The best award-winning and brilliantly illustrated children’s books on African American history

Laura Freeman Author Of Dream Builder: The Story of Architect Philip Freelon
By Laura Freeman

The Books I Picked & Why

The Middle Passage: White Ships / Black Cargo

By Tom Feelings

The Middle Passage: White Ships / Black Cargo

Why this book?

This stunning book was published in 1995, but it is still one of my favorites. Tom Feelings’ black and white illustrations are haunting and powerful. It wordlessly tells and shows the story of the tortuous journey of the slaves brought from Africa to the Americas. Words are not needed with images this powerful.


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Freedom in Congo Square

By Carole Boston Weatherford, R. Gregory Christie

Freedom in Congo Square

Why this book?

This brilliant book tells the story of a lesser-known piece of African American history. Congo Square in New Orleans was a place where slaves were free to set up an open market, sing, dance, and play music...but only on Sundays for half a day. If you ever feel down this is a reminder of how indomitable the human spirit can be in the face of unspeakable adversity.


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Let the Children March

By Monica Clark-Robinson, Frank Morrison

Let the Children March

Why this book?

Beautifully written and illustrated, this book portrays the story and the outcome of thousands of African American children who volunteered to march for their civil rights after hearing Dr. Martin Luther King Jr. speak. I think it will be inspiring to children to find out that kids their own age were so brave and were able to make a significant impact on our history.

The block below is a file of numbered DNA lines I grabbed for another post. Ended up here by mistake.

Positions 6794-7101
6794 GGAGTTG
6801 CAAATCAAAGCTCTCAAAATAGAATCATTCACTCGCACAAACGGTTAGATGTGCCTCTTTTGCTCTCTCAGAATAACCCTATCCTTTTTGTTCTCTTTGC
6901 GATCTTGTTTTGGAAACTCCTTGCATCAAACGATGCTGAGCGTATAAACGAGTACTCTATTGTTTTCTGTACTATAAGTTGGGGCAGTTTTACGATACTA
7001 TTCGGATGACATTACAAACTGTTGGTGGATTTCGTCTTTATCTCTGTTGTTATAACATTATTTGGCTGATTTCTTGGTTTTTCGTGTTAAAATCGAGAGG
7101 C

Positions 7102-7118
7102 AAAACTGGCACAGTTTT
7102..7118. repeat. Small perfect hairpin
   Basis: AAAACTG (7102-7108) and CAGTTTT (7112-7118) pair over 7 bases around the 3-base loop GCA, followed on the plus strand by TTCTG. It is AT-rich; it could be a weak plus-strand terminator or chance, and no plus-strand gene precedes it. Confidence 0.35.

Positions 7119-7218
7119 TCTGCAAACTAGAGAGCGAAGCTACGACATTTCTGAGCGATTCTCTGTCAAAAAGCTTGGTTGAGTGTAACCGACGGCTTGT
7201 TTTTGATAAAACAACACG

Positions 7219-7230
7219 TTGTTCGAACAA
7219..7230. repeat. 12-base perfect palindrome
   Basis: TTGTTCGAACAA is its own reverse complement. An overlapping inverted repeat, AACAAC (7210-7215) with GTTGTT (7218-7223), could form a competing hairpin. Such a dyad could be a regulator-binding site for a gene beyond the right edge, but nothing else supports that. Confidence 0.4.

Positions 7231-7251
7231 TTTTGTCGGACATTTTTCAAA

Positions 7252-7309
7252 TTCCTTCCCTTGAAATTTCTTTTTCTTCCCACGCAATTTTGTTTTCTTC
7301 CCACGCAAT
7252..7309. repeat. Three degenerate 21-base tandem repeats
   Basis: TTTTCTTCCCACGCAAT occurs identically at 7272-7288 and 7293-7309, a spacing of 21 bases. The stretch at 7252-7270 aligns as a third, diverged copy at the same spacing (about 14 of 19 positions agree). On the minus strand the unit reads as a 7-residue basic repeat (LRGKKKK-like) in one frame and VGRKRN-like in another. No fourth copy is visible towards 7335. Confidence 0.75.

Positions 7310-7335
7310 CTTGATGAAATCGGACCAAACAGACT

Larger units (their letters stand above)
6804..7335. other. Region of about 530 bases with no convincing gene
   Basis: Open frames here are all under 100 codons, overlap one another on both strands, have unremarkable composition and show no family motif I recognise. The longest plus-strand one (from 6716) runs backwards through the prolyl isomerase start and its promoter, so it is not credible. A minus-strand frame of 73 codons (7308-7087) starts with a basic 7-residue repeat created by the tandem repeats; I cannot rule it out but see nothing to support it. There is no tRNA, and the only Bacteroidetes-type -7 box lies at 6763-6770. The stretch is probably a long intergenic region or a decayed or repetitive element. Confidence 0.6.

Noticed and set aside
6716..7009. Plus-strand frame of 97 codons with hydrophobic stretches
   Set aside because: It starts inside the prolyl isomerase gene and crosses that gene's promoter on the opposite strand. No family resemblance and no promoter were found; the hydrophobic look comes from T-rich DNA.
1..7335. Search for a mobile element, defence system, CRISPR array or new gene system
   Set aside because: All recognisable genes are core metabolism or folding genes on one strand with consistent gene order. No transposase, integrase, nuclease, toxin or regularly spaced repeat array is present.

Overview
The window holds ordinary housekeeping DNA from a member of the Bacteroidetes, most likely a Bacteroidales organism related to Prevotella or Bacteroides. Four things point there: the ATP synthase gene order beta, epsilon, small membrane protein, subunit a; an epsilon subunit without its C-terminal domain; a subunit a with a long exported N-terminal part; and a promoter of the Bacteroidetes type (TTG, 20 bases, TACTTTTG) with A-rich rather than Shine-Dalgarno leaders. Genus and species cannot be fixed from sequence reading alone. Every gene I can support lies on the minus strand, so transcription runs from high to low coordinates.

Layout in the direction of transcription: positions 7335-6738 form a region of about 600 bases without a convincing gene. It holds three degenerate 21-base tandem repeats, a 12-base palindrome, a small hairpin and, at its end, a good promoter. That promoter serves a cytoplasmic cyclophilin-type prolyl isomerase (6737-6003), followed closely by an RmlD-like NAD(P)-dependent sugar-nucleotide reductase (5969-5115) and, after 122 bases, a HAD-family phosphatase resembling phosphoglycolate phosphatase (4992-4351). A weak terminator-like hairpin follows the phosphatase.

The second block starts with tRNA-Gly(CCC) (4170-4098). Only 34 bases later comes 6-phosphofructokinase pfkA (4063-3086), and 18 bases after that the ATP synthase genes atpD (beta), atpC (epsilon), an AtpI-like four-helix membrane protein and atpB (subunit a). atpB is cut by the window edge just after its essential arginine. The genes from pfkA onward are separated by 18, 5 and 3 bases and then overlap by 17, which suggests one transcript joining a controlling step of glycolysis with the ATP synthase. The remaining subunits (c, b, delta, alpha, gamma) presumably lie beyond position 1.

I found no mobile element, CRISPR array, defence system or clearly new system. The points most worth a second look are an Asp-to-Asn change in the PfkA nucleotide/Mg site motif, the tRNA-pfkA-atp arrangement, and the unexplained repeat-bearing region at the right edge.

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The Undefeated

By Kwame Alexander, Kadir Nelson

The Undefeated

Why this book?

So gorgeous! The wonderful poetry and masterful images will surely open up a discussion about the many African Americans portrayed in the masterful illustrations. There is an afterward at the end that gives a little bit of information about the figures portrayed which, I hope will lead you and your kids to investigate your favorites further. Also, Kadir Nelson is one of my favorite illustrators of all time!


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Unspeakable: The Tulsa Race Massacre

By Carole Boston Weatherford, Floyd Cooper

Unspeakable: The Tulsa Race Massacre

Why this book?

I consider this book to be the late Floyd Cooper’s masterpiece. The illustrations are as powerful as the story. News of this incident was suppressed and it took 75 years for an official investigation into this tragedy to come out. The front endpaper shows a birds-eye view of the thriving African American community before the massacre and the back endpapers show an actual photograph of the same community afterward. What comes between is haunting and masterfully told.


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